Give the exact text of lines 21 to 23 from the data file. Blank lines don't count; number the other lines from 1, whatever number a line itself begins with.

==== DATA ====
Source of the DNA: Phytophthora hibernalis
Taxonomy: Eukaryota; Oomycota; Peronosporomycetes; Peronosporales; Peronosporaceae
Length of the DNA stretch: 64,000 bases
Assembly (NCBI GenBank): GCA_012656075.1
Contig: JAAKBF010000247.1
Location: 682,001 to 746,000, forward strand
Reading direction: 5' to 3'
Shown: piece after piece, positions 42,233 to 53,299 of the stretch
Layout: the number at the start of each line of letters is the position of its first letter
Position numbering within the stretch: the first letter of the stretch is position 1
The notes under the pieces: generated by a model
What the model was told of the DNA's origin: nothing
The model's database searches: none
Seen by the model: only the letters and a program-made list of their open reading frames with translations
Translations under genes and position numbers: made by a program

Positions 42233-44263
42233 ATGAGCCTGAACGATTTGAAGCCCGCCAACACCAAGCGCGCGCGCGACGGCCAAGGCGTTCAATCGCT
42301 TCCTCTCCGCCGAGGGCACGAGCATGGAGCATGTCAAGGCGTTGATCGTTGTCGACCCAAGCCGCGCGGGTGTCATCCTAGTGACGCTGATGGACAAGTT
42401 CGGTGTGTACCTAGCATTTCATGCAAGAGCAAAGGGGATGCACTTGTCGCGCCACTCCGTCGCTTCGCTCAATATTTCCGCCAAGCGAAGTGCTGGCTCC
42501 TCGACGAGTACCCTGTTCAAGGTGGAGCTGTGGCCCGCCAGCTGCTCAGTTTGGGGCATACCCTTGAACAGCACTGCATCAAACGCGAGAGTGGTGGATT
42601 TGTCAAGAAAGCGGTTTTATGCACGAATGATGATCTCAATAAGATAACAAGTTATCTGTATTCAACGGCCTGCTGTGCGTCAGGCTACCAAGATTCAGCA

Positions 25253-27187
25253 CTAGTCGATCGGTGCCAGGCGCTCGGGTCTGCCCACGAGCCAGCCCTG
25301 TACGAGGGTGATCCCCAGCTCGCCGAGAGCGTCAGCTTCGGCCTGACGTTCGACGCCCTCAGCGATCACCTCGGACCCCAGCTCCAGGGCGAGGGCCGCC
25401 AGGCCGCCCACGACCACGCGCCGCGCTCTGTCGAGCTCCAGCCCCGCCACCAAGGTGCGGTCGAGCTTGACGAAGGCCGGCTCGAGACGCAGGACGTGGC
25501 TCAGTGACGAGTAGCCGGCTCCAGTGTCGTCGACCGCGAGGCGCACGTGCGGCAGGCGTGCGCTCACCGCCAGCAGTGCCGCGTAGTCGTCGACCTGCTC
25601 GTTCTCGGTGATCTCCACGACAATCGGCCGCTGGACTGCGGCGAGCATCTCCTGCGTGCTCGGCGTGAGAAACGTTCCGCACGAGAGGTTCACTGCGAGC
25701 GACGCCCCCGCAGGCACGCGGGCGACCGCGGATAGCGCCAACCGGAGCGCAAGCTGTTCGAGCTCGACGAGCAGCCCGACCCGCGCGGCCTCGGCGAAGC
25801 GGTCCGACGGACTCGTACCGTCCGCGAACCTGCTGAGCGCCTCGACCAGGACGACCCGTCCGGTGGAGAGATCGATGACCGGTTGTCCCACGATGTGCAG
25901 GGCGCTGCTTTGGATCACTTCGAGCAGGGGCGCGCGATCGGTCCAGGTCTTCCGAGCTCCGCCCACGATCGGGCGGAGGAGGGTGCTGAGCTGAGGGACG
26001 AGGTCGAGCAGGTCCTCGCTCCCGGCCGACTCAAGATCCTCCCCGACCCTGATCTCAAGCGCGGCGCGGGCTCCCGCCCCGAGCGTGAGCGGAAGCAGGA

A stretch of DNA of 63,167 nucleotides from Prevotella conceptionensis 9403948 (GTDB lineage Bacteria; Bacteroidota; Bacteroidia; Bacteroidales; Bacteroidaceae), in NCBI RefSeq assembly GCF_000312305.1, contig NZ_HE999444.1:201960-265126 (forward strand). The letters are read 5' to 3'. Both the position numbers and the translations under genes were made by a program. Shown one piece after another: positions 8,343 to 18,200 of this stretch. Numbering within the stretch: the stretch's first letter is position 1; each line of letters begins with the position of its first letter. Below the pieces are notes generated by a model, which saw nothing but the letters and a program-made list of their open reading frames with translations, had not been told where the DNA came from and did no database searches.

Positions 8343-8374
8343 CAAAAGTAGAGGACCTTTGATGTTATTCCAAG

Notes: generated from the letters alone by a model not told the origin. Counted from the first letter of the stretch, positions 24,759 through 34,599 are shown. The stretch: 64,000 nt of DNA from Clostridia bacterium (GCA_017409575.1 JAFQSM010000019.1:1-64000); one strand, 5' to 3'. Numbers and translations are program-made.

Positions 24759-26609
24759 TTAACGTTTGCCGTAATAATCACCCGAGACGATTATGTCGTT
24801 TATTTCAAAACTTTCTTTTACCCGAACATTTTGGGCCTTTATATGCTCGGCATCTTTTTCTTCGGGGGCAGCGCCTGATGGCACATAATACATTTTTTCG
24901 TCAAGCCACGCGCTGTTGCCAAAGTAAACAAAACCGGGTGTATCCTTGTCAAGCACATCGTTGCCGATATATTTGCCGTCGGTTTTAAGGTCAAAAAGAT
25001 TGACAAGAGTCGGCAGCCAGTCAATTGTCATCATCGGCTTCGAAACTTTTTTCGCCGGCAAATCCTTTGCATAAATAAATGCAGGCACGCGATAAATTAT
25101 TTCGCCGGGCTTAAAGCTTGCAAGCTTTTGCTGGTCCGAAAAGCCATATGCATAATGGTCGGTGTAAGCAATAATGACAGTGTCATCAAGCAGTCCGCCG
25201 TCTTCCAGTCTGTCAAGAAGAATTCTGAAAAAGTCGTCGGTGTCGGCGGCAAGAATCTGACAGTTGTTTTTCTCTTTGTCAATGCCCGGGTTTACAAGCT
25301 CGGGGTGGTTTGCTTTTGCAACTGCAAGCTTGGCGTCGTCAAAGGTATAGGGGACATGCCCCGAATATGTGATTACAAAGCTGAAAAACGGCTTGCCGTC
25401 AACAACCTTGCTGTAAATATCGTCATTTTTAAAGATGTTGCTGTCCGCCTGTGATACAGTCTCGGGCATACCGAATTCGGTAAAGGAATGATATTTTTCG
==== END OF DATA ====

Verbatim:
42601 TGTCAAGAAAGCGGTTTTATGCACGAATGATGATCTCAATAAGATAACAAGTTATCTGTATTCAACGGCCTGCTGTGCGTCAGGCTACCAAGATTCAGCA

Positions 25253-27187
25253 CTAGTCGATCGGTGCCAGGCGCTCGGGTCTGCCCACGAGCCAGCCCTG